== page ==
The reason from the viewpoint of the training of pilots, which relates with the decrease in the effectiveness in the Luftwaffe, was the decision to put substantially less trained pilots than before, in the frontline.[31] This shows signs of complete non- consideration of the fact that the Germans were facing a resources crunch.[32] Here “less” refers to the reduced flying hours required for the pilot to be considered trained. It is the same story when we look at the qualitative side, which is that the quality of training was decreasing as well. The trainers of the pilot training schools were reduced as they needed more experienced pilots in the frontlines and at the same time the Germans were recruiting more pilots because their losses were sky rocketing (look at figure 4).[33] It almost resembled a vicious circle. The total flying hours of the German trainee pilots from July 1944 was less than it had ever been since the beginning of the war.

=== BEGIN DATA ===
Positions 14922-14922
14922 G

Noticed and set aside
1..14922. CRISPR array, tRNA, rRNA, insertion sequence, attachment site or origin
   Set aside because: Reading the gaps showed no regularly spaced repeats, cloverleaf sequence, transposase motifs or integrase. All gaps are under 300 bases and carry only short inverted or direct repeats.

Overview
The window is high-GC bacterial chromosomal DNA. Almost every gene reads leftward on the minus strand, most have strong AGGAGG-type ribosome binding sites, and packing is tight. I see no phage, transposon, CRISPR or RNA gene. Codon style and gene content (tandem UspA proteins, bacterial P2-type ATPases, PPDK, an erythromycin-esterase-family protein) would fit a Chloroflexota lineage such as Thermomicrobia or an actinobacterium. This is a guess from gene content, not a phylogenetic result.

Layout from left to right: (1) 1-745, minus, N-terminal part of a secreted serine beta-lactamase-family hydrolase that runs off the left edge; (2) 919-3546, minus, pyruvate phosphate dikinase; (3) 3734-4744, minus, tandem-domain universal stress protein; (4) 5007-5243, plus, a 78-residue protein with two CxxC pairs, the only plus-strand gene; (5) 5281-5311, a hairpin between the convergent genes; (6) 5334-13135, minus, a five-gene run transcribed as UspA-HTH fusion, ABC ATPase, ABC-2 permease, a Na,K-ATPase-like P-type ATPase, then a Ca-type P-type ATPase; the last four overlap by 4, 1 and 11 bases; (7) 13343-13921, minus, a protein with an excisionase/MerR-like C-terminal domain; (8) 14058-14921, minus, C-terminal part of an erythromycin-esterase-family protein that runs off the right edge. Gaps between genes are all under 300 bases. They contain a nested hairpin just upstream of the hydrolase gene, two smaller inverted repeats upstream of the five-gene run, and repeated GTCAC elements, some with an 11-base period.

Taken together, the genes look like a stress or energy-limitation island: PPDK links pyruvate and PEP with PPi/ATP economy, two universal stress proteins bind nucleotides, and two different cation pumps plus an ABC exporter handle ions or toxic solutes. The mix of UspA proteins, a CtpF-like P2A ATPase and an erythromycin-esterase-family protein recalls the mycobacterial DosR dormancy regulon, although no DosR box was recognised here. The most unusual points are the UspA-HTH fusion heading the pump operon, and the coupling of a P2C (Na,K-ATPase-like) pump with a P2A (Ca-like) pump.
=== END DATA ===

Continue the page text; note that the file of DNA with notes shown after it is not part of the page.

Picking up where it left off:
Now the question to ask here is that, was putting a large number of less trained pilots in the frontline, which was what the Germans did from July 1944, a rational reaction when they were having a very serious problem in not only producing aviation fuel but also problems in making the raw materials reach their destination? A rational answer to this question should be – “no”. This method was not only a drain on one bottle neck industry which is fuel (as lowly trained pilots were going to use it) but also the industries which were not bottleneck industries before but once the allied  air campaign on the German transportation system started these became bottleneck industries.[34] One such industry was the German iron and steel industry. The German iron and steel production was naturally very important for the aircraft industry but it was very much dependent on the coal supply which it gets.[35] One such disruption of this coal supply, due to transportation problems, took place in the winter of 1939-40, which caused a massive disruption in the German war economy and even played a major role influencing Hitler’s decision to postpone the invasion of France.[36] But an even bigger disruption was going to come in 1944 due to transportation, when a very heavy allied aerial campaign against it was undertaken by the allies.[37] This difficulty in transportation can be very well be seen in Albert Speer’s letters to Hitler in Summer/Autumn 1944, regarding the bombardment of the synthetic fuel plants, in which he writes about the difficulty in transporting coal.[38] We have to realize here that coal was not only needed for the iron and steel industry to function properly but it is also the basic raw material from which the synthetic fuel was produced.[39] Moreover, this action of the Nazi High Command to send less trained pilots to the frontlines was also a massive liability on the already low stock of human resource left for the Germans to use.[40]